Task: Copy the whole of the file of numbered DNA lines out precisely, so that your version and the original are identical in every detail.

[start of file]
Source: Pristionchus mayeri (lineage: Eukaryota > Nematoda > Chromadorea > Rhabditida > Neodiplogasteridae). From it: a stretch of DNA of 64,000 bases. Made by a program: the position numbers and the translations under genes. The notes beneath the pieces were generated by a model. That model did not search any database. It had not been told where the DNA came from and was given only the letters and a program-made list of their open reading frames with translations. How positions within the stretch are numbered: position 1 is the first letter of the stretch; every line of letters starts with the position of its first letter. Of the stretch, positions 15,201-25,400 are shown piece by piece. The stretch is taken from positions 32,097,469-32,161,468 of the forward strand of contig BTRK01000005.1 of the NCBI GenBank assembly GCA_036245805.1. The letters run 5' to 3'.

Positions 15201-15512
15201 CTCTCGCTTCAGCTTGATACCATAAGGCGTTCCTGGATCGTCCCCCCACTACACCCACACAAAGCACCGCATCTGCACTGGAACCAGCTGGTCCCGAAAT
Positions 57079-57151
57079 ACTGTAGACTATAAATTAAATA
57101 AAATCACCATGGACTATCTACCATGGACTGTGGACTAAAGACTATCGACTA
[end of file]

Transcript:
Source: Pristionchus mayeri (lineage: Eukaryota > Nematoda > Chromadorea > Rhabditida > Neodiplogasteridae). From it: a stretch of DNA of 64,000 bases. Made by a program: the position numbers and the translations under genes. The notes beneath the pieces were generated by a model. That model did not search any database. It had not been told where the DNA came from and was given only the letters and a program-made list of their open reading frames with translations. How positions within the stretch are numbered: position 1 is the first letter of the stretch; every line of letters starts with the position of its first letter. Of the stretch, positions 15,201-25,400 are shown piece by piece. The stretch is taken from positions 32,097,469-32,161,468 of the forward strand of contig BTRK01000005.1 of the NCBI GenBank assembly GCA_036245805.1. The letters run 5' to 3'.

Positions 15201-15512
15201 CTCTCGCTTCAGCTTGATACCATAAGGCGTTCCTGGATCGTCCCCCCACTACACCCACACAAAGCACCGCATCTGCACTGGAACCAGCTGGTCCCGAAAT
Positions 57079-57151
57079 ACTGTAGACTATAAATTAAATA
57101 AAATCACCATGGACTATCTACCATGGACTGTGGACTAAAGACTATCGACTA